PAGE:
Bette Bourne & Mark Ravenhill - A Life in Three Acts
A Life in Three Acts is a living, breathing history edited and adapted from a series of private conversations between two friends, recreated on stage by Bette Bourne reminiscing about his life and times.
The story moves from Bourne’s post-war childhood to his first walk across Trafalgar Square in drag, accompanied by four gorgeous friends, to his seminal role in the formation of the Gay Liberation Front. He recalls his life in a drag commune, the creation of the groundbreaking BLOOLIPS company in London and New York, and more, to reveal an extraordinary portrait of an individual and a movement. The work is not only a Bourne memoir, but, more broadly, a quiet celebration of the momentous struggles and achievements of gay liberation.
Bourne and Ravenhill are among the UK’s most thrilling theater makers. Bourne is a legendary actor, drag queen, and iconic gay rights activist, who first appeared at Edinburgh Festival in the late 1960’s performing opposite Sir Ian McKellen in Edward II.
Many consider Ravenhill one of the leading playwrights of his generation. They first came into contact with each other ten years ago during a National Theatre workshop for Ravenhill’s Mother Clapp’s Molly House. They have remained close friends, and A Life in Three Acts is the result of many private conversations between them. Over a period of eighteen months, they recorded, transcribed and edited their conversations into a script, which was first performed as a post-show event in the Jerwood Downstairs Theatre at the Royal Court Theatre in December 2008.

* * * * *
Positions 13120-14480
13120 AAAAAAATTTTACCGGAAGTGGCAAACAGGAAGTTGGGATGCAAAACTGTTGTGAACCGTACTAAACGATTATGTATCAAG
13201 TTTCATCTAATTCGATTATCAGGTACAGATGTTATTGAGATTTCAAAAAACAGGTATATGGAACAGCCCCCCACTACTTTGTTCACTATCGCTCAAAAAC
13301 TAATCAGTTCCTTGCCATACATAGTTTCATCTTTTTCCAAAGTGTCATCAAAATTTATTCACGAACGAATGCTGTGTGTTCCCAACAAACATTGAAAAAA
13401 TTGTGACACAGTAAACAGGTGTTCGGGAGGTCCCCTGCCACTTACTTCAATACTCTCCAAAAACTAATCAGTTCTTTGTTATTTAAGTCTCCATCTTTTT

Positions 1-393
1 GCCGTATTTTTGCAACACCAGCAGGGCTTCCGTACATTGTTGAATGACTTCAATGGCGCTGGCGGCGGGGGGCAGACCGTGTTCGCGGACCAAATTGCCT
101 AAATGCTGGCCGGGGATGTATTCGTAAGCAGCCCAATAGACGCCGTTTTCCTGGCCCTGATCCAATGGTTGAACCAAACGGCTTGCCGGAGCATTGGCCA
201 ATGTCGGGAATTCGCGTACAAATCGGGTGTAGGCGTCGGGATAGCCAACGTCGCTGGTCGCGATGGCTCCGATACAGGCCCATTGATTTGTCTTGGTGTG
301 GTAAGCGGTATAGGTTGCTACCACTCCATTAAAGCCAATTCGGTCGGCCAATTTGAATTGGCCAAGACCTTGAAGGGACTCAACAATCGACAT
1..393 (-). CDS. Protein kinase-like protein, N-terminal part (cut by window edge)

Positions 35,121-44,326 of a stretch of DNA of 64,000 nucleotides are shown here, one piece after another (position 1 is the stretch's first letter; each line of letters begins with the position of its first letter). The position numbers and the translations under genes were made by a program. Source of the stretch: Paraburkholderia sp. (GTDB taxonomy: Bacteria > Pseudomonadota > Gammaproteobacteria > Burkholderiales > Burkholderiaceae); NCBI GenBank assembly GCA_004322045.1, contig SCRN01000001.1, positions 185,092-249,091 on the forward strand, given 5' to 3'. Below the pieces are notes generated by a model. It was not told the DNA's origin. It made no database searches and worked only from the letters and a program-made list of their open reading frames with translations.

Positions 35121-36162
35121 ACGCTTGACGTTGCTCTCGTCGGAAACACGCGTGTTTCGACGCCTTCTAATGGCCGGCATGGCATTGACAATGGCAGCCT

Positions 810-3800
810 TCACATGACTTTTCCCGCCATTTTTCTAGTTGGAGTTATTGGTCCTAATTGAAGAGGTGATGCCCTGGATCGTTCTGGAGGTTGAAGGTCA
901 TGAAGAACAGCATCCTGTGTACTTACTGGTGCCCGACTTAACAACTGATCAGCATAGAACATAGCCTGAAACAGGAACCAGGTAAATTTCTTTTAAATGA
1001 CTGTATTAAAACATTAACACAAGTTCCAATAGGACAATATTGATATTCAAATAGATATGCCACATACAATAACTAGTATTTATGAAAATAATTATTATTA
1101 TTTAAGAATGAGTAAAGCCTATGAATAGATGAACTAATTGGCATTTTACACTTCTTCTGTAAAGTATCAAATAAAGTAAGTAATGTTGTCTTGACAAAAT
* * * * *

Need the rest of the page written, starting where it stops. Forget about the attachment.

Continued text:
After its world premiere at the Traverse Theatre in Edinburgh (August 2009) where it scooped a Fringe First Award and the Festival’s top honor – a Herald Archangel Award for Bette Bourne, the show completed highly successful runs at the Royal Theatre in The Hague, Soho Theatre in London (and again in February 2010), at St Ann’s Warehouse New York.
Presented by the Sydney Theatre Company and Sydney Festival by arrangement with Arts Projects Australia and supported by the British Council.